(E) Reduces the amount of mechanical agitation required to obtain high levels of washability, thereby reducing the potential for fabric damage and making the cycle truly usable for all washable types of fabric; and
(F) Can be practiced in a conventional vertical axis automatic washer, for any load size, without the use of special accessories.
In sum, the method of the present invention is much less sensitive to the type of detergent used, the temperature of the wash water, and the hardness of the wash water than a conventional washing cycle. This permits very good performance to be obtained under a very wide variety of conditions, thus making the washing machine significantly easier to use.
The present inventive method can also be used obtain good washability of garments that are lighter than water (such as down jackets, etc.) which tend to float on top of the water, and are therefore difficult to launder using a conventional vertical axis wash method.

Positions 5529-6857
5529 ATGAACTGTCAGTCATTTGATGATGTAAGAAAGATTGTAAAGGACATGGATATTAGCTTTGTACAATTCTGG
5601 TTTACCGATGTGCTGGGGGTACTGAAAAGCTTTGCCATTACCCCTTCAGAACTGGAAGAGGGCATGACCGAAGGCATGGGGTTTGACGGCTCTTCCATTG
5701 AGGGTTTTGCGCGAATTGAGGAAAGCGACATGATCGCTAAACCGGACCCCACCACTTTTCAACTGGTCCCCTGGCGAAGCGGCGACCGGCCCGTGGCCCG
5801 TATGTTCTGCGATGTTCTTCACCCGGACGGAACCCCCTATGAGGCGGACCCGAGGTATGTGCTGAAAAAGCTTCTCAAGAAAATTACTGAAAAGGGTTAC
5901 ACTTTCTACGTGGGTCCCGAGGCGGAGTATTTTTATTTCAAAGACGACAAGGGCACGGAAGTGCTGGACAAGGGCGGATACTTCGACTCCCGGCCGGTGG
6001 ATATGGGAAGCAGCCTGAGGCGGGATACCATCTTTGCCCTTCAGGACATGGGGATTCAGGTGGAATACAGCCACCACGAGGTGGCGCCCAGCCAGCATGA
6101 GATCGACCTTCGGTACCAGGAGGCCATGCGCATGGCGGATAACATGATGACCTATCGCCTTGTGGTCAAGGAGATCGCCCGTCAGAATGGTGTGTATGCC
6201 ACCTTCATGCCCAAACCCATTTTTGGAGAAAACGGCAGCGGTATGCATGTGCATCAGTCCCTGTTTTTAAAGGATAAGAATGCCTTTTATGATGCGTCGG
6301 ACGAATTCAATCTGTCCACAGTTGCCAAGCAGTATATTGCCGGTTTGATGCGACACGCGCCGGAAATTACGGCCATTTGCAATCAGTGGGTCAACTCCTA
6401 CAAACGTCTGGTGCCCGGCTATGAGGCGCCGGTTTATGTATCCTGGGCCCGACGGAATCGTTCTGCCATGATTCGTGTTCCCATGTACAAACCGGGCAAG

The present invention is believed to have the following novel aspects over the prior art.
1. The use of a vertical axis washer to conduct a concentrated washing operation which does not provide mechanical agitation of the clothes load during the concentrated spin washing operation.
2. The use of a concentrated "spin wash" in a vertical axis automatic washer.
3. The use of a concentrated "spin wash" in a vertical axis automatic washer where the volume of wash solution is used is only slightly in excess of the amount retained by the spinning clothes load, to permit recirculation and reapplication of the wash solution
4. The use of a concentrated, low water volume "spin wash" in which the clothes load need not be redistributed or otherwise agitated during the concentrated wash step.
5. The sequential combination of a concentrated "spin wash" with an "agitate wash" (normal water level, mechanical agitation) in a wash cycle for a vertical axis automatic washer.